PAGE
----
Analyzing Business Data with Excel, by Gerald Knight, ISBN: 0­596­10073­6

Reviewed by: Robert Boardman, June 2006
Published by: O'Reilly
Requires: N/A
MSRP: US$39.99, CAN$55.99

This has been an interesting, important and somewhat difficult book to review. It's not a textbook or guide or manual about learning how to use Excel in business and there is little material to help business users make the transition from competence with Excel to data analysis and situational modeling with Excel. As the author writes in the Preface, "This book is written for experienced Excel users. It doesn't spend much time on basics and assumes the reader already knows how Excel works. Most of the chapters in this book start with a business problem or question, and then show how Excel can be used in that situation.” And there are quite a number of problem/solution sets. The book is interesting and important because author Gerald Knight uses Excel for tasks that are not often explained in books.

Knight starts with a quick introduction to array formulas, cell addressing and statistical functions. Then following chapter is about using pivot tables, an essential element in data analysis with Excel. With these tools and others he then examines specific problems and suggested solutions for workload forecasting, modeling complex situations, statistical process control, monitoring complex situations, work process in queues, and optimization using Excel.


Knight discusses the difficulties presented when importing data into Excel and some techniques to use when presenting data and solutions to others. Along the way he develops some complex and useful Excel files and tools, including a couple of interesting macros. These completed tools are provided as files that can be downloaded from the publisher's site.

Knight uses real data—lots of real data—to generate useful solutions to real problems. For example, chapter 3 is entitled, “Workload Forecasting”. Knight uses data which he says is from an actual call center. The data is the workload for 116 days—five months of calls in 1998. The goal of the project is, “to predict a periodic workload that could have an overall trend, and is subject to short-term ups and downs. The accuracy of predictions will be measured and used to set a prediction range with a known probability.” (p.43) Since this is the first chapter where he develops an application, he describes in some detail the steps and includes clear instructions about what to type in which cells along with the complete macro. The downloadable files are not locked or protected, so readers can use the book with the file open in Excel and follow along. Knight includes several suggestions at the end of the chapter for improvements, additions and changes that might make this application more useful in a particular situation.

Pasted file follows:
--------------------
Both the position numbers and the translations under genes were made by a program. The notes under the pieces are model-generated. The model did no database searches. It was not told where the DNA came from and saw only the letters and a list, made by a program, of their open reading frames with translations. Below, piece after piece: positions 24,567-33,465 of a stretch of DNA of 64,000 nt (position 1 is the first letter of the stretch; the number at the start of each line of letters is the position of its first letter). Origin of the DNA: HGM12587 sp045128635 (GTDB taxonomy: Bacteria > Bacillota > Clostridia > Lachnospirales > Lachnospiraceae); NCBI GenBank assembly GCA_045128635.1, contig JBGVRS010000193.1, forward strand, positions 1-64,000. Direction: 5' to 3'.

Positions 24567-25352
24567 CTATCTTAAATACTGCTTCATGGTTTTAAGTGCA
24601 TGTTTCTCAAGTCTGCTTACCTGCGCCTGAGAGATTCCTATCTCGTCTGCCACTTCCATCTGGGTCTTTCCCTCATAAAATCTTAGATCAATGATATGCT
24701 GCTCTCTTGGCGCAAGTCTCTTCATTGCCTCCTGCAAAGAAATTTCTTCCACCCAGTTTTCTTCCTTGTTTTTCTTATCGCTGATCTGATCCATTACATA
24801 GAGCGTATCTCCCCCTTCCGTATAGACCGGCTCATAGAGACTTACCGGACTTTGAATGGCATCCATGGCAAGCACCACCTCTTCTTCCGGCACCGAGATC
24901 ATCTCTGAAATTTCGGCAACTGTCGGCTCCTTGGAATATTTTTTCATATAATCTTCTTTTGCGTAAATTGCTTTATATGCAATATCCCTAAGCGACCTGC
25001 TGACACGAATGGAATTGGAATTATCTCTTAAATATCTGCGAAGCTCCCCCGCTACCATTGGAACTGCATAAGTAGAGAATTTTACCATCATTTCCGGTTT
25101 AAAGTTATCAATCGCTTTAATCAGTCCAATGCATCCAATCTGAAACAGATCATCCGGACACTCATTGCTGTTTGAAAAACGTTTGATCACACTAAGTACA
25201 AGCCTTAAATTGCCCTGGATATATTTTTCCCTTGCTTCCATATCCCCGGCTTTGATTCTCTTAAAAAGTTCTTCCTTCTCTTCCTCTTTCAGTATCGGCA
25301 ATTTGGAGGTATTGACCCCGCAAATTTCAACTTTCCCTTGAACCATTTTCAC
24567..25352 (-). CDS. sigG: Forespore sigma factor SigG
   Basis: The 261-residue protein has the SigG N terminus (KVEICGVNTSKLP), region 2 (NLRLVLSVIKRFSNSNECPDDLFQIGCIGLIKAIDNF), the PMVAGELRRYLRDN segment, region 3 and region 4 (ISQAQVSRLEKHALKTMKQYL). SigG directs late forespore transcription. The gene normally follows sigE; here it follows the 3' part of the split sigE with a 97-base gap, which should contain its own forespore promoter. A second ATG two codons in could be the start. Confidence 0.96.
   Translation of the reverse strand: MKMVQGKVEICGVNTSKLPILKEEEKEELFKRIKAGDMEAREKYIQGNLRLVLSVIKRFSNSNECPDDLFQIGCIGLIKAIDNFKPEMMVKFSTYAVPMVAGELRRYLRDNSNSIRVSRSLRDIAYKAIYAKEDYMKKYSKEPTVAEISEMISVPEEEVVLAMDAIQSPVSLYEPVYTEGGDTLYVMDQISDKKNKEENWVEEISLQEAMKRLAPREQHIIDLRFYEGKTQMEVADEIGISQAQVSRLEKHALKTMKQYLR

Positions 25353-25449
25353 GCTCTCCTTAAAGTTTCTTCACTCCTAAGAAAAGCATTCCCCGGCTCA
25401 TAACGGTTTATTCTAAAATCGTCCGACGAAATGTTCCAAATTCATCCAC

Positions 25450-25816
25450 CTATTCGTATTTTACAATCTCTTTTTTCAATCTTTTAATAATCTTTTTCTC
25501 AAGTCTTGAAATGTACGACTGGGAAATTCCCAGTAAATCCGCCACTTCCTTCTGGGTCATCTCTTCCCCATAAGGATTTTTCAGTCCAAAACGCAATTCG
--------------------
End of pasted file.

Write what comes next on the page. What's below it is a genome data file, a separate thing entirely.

Knight does not go into the cell-by-cell detail in the rest of the chapters as he does in chapter 3. Since all the applications he develops are completely open, there is very little need for that. The macros he writes are fully commented and do not need to be accompanied by additional instructions.

As I read and worked with the book and its files, I kept thinking there was something missing. Something about the book and files bothered me. I think the issue for me is that I want to be involved when I learn and I was not, at least not initially. Part of the reason for the lack of involvement is that the applications are presented complete and useable. I would have liked to see some of the development steps along the way either illustrated in the book or in the files. Knight probably feels advanced Excel users do not need this much support. Some of the connections between the parts of each application were less than clear to me in part because of the author's assumptions. Not only does he assume readers have above average knowledge of Excel, he also assumes readers have a solid foundation in statistics and in statistical analysis of business problems. However, by the third or fourth time through the same chapter these issues started to disappear. More and more I was pulled into the examples and tempted to explore variations.

Author Gerald Knight writes using vocabulary and assumptions that not all business users will share. But the book is for those involved with forecasting and statistics, for those with piles of data to analyze and who are desperate for tools to use to take control of this information. Knight's book provides some very powerful and very useful applications and methods which will be of great benefit to the appropriate audience.

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